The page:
FDA approval practices under fire from new study
A new study has suggested that a significant percentage of last-minute drug approvals by the Food and Drug Administration have resulted in drugs being quickly withdrawn or given a black-box warning.
The study was conducted by Daniel Carpenter, a professor of government at Harvard University, and was published in the New England Journal of Medicine, citing the link between unsafe drugs and the FDA’s last-minute approval of them.
According to published reports, the study explained that since 1993, out of the 97 drugs that were approved near the FDA’s deadline to review the drugs, 14 percent of the drugs experienced severe safety issues soon after. Also, out of 21 withdrawals and black-box warnings for drugs approved since 1993, 14 were drugs that were approved 2 months before the deadline. Also included in the statistic are Baycol, Viozz and Rezulin, which were approved in the last three days but all were withdrawn because of such severe safety problems as muscle damage, heart attack and stroke.
This issue stems from an ongoing debate about the FDA’s rapid approval for drugs which, in effect, may do more damage to patients then good if not carefully reviewed. According to published reports, in 1992 the FDA made a deal with the drug industry stating that if the FDA would approve drug applications quicker, they would gain legal authority to collect fees from companies with business for the agency.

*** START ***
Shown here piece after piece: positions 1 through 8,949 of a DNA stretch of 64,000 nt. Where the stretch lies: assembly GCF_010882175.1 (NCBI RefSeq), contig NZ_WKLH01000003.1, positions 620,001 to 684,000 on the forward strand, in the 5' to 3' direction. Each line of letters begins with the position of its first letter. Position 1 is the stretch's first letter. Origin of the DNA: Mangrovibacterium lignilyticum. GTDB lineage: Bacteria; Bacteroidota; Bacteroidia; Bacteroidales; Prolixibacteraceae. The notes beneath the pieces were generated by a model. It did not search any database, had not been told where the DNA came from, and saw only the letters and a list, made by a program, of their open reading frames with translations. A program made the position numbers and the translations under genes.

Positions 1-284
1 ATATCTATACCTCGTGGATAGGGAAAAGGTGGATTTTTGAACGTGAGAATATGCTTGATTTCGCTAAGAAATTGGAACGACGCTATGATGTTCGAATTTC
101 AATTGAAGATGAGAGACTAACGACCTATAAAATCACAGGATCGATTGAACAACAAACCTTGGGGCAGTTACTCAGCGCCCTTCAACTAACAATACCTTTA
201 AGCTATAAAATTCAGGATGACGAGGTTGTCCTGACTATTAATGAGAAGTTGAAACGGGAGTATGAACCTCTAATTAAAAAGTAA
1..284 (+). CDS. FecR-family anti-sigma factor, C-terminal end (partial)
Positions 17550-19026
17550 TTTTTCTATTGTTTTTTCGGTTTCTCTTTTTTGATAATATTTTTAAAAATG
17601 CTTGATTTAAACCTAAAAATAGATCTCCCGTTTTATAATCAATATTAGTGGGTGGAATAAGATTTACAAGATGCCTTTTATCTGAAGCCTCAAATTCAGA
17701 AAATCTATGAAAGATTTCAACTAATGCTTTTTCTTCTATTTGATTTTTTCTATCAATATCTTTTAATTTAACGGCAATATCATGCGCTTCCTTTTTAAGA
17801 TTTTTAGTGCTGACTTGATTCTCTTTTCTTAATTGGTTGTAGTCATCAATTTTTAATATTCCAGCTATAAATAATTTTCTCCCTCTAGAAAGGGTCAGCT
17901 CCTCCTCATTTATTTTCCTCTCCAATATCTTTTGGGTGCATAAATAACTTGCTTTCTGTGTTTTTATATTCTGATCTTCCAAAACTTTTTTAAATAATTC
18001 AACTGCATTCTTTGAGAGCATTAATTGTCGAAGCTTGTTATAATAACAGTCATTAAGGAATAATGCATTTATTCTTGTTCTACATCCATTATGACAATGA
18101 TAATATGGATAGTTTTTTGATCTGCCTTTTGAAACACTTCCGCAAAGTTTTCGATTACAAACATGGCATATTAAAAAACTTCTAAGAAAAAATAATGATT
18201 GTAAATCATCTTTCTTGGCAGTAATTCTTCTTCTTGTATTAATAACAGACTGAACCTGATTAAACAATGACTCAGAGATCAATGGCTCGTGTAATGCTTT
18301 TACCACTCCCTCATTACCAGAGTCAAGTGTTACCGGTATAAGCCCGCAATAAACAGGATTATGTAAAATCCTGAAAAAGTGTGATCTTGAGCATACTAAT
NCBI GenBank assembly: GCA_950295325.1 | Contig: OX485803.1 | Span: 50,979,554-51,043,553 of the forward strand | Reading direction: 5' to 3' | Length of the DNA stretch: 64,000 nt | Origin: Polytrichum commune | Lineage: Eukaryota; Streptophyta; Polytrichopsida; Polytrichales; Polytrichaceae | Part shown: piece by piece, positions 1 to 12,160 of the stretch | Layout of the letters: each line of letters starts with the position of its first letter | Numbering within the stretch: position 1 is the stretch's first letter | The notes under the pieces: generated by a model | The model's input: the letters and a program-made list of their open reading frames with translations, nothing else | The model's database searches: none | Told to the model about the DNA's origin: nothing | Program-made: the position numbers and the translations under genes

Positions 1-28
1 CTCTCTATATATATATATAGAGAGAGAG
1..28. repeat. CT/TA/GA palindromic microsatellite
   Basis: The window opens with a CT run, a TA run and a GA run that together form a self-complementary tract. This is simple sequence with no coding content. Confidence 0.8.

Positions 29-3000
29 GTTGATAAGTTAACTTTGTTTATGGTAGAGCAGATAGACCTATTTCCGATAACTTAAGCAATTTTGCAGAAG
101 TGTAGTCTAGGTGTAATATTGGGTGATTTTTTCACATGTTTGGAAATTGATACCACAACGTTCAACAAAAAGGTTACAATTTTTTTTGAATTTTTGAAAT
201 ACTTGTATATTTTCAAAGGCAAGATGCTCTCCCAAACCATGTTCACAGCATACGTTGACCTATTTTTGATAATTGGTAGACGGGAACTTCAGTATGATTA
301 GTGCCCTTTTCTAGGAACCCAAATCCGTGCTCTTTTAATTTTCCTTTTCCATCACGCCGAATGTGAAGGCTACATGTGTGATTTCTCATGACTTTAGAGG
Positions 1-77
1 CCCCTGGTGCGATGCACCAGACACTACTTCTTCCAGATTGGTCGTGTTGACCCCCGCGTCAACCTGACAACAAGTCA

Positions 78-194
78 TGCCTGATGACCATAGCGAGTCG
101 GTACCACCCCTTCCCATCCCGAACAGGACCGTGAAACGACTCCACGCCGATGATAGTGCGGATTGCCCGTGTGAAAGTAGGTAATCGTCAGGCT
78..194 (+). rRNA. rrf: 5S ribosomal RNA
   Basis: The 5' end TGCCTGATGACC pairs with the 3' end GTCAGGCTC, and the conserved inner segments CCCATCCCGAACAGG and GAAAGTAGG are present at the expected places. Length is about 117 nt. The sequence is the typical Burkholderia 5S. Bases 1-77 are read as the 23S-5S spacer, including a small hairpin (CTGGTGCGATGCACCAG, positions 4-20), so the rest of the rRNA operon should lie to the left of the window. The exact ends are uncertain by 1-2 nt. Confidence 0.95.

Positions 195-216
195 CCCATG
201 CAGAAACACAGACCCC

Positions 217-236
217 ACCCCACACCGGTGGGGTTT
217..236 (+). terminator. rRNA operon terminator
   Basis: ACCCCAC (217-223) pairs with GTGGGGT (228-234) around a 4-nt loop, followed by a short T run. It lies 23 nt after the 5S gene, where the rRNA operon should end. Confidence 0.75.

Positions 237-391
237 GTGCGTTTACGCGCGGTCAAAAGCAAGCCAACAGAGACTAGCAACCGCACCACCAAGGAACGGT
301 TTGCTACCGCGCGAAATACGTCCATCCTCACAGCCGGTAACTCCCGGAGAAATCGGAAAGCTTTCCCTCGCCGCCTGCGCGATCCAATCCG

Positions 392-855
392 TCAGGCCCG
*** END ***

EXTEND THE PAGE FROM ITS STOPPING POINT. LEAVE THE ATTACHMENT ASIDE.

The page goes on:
The FDA’s response is that its data did not match Carpenter’s and it will submit the conflicting data to the Journal, as well. The agency also stated that it is under no pressure to commit to deadlines, and will always and only approve a medicine if the review suggests that it is, in fact, safe.
ScriptPro robotic dispensing adopted in two Haggen locations
BELLINGHAM, Washington Haggen Food & Pharmacy has added ScriptPro’s robotic dispensing devices to two of its stores, one in Ferndale and the other in Barkley Village, according to published reports.
The system automatically selects a prescription vial, counts tablets or capsules into the vial and labels it with patient, drug and dosing information.
“This system offers many advantages for our customers,” said Andrew Charter, vice president of pharmacy at Haggen Inc. “It is better than partially automated systems in providing accurately counted doses. Most importantly, it frees up our pharmacists to spend more time answering the questions of customers rather than counting pills or making labels.”
Eli Lilly, Sanofi-Aventis partner to market Cialis
BRDIGEWATER, N.J. Sanofi-Aventis has agreed to help Eli Lilly market its impotency drug Cialis, according to CNN. Financial terms were not disclosed.
Lilly gained full rights to the medicine at the beginning of 2007, when it bought the drug from ICOS for $2.3 billion.
Cialis had worldwide sales of $1.1 billion in 2007, compared with its main competitor Pfizer’s Viagra, which saw sales of $1.76 billion.